You cannot be what you cannot see

Reading was my favourite activity as a child. I was a shy and introvert girl and books were a wonderful world into where I loved to escape. They are one of my fondest memories of my early years.

I hope my daughter will share my love of books and reading, and even if she is not yet 2 year old, we already have our bedtime story routine well established. It is a special moment of the day for both of us and I love seeing the excitement on her face when I read her a story she is particularly fond of. And our local library is already one of our favourite destinations!


Being on a constant hunt for the next book to add to her growing collection, I could not miss the eye opening video posted by Timbuktu Labs, which surprised and shocked me. You may have come across it over the past months as it got over 24m views on Facebook.



Timbuktu Labs is a children media company, created by Francesca Cavallo and Elena Favili, two Italian ladies who live in the US. Francesca and Elena realised that in their childhood books, girls or women never seem to have a very strong role and this lack of inspiring models could be affecting young girls confidence in the long run, as they grow up. As they said, you cannot be what you cannot see. These two ladies went to publish the book mentioned in the video, Bedtime Stories for Rebel Girls , which is the most highly funded original book in the history of crowdfunding. It compiles the stories of 100 inspiring women, some of them still alive. A second volume is in the pipeline and will hit the shelves in November this year.

Bedtime stories for rebel girls

The lack of female heroes in children books had never really hit me until now. In my childhood readings, there were a mix of girls and boys as main characters – just thinking about the Famous Five! But I never really thought about how girls were portrayed, what I did not see and how it may have influenced me. I read a lot of classics in which women were naturally restrained by what their condition was in the times when they lived and it never occurred to me that my readings did not have many role models I could be inspired from. My daughter’s books still have a lot of animals as main characters so I had not observed that pattern yet, but reading more about it, I realised that although there is not a total lack of inspiring female characters in children literature, these books are a bit more difficult to find.


Without getting into an outraged feminist rant, I do believe what we tell and show our children will impact their perception of the world and of themselves. Reading them stories about girls or women being brave, smart, heroic and inspiring, who changed the world and touched people’s lives can help build a world for them where men and women are more equal, where there is no closed doors based on gender and where people treat each other with more love and respect. And these books are not just good for girls! Young boys can also learn and be inspired by female role models and I truly believe that can help us raise generations of children for whom gender equality is not an aspiration but a reality they would not even think to question.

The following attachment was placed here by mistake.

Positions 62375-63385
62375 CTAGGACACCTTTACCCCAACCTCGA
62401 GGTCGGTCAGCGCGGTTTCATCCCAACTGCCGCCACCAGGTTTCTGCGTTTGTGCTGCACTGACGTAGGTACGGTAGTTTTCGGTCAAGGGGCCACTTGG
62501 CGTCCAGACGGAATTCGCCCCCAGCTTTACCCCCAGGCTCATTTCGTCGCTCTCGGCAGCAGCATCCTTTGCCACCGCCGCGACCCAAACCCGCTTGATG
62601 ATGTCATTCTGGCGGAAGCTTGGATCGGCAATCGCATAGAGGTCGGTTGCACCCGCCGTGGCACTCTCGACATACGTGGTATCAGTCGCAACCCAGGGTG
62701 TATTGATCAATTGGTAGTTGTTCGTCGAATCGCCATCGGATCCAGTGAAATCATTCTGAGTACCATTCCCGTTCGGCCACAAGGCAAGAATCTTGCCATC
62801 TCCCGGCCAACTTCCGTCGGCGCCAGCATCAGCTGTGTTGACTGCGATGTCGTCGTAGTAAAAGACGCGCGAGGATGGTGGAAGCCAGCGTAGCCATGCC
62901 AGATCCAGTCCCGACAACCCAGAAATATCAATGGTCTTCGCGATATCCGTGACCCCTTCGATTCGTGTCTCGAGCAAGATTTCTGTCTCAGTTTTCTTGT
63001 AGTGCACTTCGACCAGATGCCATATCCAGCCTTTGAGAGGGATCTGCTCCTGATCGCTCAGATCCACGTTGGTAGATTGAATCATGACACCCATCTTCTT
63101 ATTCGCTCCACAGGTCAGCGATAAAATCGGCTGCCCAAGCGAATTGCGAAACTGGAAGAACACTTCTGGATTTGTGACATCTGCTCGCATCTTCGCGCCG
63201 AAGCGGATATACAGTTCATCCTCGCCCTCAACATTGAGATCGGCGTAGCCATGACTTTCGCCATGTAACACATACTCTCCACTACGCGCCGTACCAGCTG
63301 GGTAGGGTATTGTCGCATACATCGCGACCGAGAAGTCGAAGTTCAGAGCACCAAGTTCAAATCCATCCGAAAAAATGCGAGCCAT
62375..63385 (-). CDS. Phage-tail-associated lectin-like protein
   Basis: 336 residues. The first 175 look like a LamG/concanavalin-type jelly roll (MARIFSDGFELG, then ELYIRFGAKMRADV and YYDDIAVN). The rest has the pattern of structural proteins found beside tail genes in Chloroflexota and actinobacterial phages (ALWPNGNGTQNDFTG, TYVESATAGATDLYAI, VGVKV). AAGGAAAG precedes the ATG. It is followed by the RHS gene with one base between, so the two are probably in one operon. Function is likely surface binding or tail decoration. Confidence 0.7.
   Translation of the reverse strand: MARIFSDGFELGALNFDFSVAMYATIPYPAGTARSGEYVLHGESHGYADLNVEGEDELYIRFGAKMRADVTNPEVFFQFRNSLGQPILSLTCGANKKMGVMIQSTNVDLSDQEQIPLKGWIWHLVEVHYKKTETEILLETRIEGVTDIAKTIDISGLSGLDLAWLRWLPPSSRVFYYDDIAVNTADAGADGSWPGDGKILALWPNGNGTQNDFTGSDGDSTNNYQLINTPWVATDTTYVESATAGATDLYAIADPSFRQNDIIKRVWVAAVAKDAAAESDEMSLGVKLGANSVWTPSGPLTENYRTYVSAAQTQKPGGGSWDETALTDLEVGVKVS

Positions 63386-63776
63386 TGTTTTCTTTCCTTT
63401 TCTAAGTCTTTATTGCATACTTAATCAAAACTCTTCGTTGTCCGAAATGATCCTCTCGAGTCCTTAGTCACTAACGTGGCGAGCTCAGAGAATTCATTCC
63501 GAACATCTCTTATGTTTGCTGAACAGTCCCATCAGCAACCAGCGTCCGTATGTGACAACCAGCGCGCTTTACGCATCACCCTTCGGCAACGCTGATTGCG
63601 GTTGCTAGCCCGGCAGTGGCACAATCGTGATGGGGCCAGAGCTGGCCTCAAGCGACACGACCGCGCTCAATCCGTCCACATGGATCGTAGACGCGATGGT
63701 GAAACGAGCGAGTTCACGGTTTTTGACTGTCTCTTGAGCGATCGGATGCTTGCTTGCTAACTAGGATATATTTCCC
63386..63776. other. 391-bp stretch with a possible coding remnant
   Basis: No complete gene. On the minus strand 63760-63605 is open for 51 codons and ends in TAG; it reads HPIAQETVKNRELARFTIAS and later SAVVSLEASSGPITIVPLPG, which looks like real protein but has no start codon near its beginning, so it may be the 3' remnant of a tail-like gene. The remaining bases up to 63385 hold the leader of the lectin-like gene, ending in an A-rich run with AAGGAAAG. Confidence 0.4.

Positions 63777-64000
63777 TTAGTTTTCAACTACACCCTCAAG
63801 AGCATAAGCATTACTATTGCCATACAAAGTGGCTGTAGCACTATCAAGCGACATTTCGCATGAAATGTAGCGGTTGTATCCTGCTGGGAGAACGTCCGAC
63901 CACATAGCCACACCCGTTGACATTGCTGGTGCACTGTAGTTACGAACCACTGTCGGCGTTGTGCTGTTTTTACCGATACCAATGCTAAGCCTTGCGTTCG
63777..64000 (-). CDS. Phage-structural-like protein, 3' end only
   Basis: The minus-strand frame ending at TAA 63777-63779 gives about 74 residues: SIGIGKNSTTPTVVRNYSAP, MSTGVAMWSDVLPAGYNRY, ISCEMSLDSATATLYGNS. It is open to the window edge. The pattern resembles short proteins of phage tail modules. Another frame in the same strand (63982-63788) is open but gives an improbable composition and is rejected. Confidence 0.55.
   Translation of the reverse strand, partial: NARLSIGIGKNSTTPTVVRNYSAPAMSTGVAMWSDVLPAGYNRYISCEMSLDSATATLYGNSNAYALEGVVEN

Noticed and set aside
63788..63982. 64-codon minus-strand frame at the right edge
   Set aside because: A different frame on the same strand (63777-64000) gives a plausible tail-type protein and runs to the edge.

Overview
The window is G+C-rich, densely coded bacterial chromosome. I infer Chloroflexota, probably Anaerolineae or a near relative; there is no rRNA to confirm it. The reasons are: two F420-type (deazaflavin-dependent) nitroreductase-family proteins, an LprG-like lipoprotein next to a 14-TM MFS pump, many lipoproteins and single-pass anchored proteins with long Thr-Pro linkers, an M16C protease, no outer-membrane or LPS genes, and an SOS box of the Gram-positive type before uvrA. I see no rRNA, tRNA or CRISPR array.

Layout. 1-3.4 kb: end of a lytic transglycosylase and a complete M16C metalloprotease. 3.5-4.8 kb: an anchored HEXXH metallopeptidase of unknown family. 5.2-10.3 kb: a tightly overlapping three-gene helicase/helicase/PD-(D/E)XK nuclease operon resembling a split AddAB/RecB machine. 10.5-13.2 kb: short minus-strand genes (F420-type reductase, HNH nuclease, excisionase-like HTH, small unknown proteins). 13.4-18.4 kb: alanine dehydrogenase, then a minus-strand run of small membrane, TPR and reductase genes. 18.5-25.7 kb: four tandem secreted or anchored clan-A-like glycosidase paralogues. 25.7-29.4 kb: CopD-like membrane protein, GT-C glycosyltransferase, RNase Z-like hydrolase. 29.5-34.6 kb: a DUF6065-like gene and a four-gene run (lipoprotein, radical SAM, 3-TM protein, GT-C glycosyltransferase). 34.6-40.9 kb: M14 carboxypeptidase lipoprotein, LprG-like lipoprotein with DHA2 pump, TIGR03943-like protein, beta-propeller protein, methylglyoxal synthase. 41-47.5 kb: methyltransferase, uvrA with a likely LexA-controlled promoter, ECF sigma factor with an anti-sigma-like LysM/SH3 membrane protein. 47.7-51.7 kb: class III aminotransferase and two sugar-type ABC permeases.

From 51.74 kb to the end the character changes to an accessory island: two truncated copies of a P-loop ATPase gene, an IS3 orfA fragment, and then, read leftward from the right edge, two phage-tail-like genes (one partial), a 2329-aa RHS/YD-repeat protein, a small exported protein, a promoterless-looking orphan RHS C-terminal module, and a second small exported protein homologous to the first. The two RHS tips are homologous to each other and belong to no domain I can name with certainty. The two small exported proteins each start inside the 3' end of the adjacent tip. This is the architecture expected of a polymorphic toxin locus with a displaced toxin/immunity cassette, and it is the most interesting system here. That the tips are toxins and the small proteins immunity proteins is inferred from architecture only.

This is not the only book focusing on sharing the biographies of iconic, inspiring women. I really like the collection Little People, Big Dreams (with each book focusing on one person, such as Agatha Christie, Marie Curie or Frida Kahlo). There are all about how each of these ladies went to achieve amazing things throughout their lives, all starting being little girls with dreams. The stories are easy to read and I love the beautiful illustrations, which really bring to life the universe of each woman.


(The link takes you to a UK shop I like a lot, the FMLY store,  but these books are of course available in lots of different places. Even better if you get one of these from your local bookshop! I have borrowed a couple from our amazing local library and plan to buy some others  for my daughter’s birthday).

You may have heard about the book Chelsea Clinton recently wrote. Inspired by a hero of mine, US Senator Elizabeth Warren, She Persisted introduces children to the lives of 13 American women who, through their perseverance, “changed the world”. It is a heart warming read which reminds young girls that they can achieve anything they want and to not let their dreams get crushed. Once more, the beautiful illustrations play an important role in bringing each of these women’s stories to life. This is a book that sits proudly on our shelves.



The best part is that all these books are really enjoyable to read even as a grown up! I have learned a lot about women I already knew, but more importantly about women I had never heard about and whose stories are really worth to be told. A great gift for the children in your life and for anyone looking for some inspiration.


If you are interested in the topic:

An excellent article published in the Guardian, with more details on what is happening within the children literature industry, as well as some good ideas of books with inspiring female characters. : the website of Bedtime Stories for Rebel Girls – sign up to their newsletter and you’ll receive a free ebook “How to raise confident girls”. It is a short, easy read, with practical advice and examples, that may feel very simple but I found them to be useful reminders.





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